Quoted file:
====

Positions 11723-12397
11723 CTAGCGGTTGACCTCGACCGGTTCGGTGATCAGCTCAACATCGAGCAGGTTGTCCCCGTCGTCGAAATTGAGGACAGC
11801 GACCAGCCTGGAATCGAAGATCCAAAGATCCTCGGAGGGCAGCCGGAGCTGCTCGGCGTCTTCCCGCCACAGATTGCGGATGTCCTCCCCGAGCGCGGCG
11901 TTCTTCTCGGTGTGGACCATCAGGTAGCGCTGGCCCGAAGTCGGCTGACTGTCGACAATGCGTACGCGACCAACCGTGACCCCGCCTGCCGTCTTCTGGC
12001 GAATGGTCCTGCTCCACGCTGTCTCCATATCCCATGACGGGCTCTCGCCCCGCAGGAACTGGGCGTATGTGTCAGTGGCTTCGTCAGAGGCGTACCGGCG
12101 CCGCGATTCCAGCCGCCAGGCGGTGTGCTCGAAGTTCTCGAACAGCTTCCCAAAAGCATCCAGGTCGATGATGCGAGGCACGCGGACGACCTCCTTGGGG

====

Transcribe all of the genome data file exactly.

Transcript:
Positions 11723-12397
11723 CTAGCGGTTGACCTCGACCGGTTCGGTGATCAGCTCAACATCGAGCAGGTTGTCCCCGTCGTCGAAATTGAGGACAGC
11801 GACCAGCCTGGAATCGAAGATCCAAAGATCCTCGGAGGGCAGCCGGAGCTGCTCGGCGTCTTCCCGCCACAGATTGCGGATGTCCTCCCCGAGCGCGGCG
11901 TTCTTCTCGGTGTGGACCATCAGGTAGCGCTGGCCCGAAGTCGGCTGACTGTCGACAATGCGTACGCGACCAACCGTGACCCCGCCTGCCGTCTTCTGGC
12001 GAATGGTCCTGCTCCACGCTGTCTCCATATCCCATGACGGGCTCTCGCCCCGCAGGAACTGGGCGTATGTGTCAGTGGCTTCGTCAGAGGCGTACCGGCG
12101 CCGCGATTCCAGCCGCCAGGCGGTGTGCTCGAAGTTCTCGAACAGCTTCCCAAAAGCATCCAGGTCGATGATGCGAGGCACGCGGACGACCTCCTTGGGG